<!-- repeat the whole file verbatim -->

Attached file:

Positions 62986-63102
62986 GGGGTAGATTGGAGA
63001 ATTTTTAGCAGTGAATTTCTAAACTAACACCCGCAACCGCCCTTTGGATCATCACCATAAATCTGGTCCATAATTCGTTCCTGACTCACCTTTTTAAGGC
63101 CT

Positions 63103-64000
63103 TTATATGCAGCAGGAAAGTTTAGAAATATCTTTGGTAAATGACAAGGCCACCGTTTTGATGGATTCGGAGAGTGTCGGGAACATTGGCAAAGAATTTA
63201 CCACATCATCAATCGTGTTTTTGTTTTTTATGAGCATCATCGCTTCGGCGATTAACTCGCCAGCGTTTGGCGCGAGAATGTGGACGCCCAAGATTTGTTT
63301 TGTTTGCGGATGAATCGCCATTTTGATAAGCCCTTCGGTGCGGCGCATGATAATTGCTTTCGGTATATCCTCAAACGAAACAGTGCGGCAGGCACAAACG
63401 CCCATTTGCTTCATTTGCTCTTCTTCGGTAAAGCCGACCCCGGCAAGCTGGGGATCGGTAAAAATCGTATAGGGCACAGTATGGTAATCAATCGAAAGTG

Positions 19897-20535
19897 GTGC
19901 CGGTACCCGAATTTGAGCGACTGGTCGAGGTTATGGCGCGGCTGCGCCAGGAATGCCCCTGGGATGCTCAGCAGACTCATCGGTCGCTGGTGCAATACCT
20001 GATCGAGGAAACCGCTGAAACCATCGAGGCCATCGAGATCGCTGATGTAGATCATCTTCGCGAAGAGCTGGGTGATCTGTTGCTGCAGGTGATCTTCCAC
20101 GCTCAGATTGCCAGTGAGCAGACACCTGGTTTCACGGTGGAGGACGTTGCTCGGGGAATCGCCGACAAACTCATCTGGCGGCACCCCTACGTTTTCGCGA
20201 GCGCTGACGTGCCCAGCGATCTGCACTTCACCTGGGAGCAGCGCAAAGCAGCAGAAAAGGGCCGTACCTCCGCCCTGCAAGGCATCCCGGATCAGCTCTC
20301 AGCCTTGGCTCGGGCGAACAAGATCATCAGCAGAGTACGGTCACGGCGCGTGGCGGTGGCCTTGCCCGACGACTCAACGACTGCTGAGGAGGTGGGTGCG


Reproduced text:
Positions 62986-63102
62986 GGGGTAGATTGGAGA
63001 ATTTTTAGCAGTGAATTTCTAAACTAACACCCGCAACCGCCCTTTGGATCATCACCATAAATCTGGTCCATAATTCGTTCCTGACTCACCTTTTTAAGGC
63101 CT

Positions 63103-64000
63103 TTATATGCAGCAGGAAAGTTTAGAAATATCTTTGGTAAATGACAAGGCCACCGTTTTGATGGATTCGGAGAGTGTCGGGAACATTGGCAAAGAATTTA
63201 CCACATCATCAATCGTGTTTTTGTTTTTTATGAGCATCATCGCTTCGGCGATTAACTCGCCAGCGTTTGGCGCGAGAATGTGGACGCCCAAGATTTGTTT
63301 TGTTTGCGGATGAATCGCCATTTTGATAAGCCCTTCGGTGCGGCGCATGATAATTGCTTTCGGTATATCCTCAAACGAAACAGTGCGGCAGGCACAAACG
63401 CCCATTTGCTTCATTTGCTCTTCTTCGGTAAAGCCGACCCCGGCAAGCTGGGGATCGGTAAAAATCGTATAGGGCACAGTATGGTAATCAATCGAAAGTG

Positions 19897-20535
19897 GTGC
19901 CGGTACCCGAATTTGAGCGACTGGTCGAGGTTATGGCGCGGCTGCGCCAGGAATGCCCCTGGGATGCTCAGCAGACTCATCGGTCGCTGGTGCAATACCT
20001 GATCGAGGAAACCGCTGAAACCATCGAGGCCATCGAGATCGCTGATGTAGATCATCTTCGCGAAGAGCTGGGTGATCTGTTGCTGCAGGTGATCTTCCAC
20101 GCTCAGATTGCCAGTGAGCAGACACCTGGTTTCACGGTGGAGGACGTTGCTCGGGGAATCGCCGACAAACTCATCTGGCGGCACCCCTACGTTTTCGCGA
20201 GCGCTGACGTGCCCAGCGATCTGCACTTCACCTGGGAGCAGCGCAAAGCAGCAGAAAAGGGCCGTACCTCCGCCCTGCAAGGCATCCCGGATCAGCTCTC
20301 AGCCTTGGCTCGGGCGAACAAGATCATCAGCAGAGTACGGTCACGGCGCGTGGCGGTGGCCTTGCCCGACGACTCAACGACTGCTGAGGAGGTGGGTGCG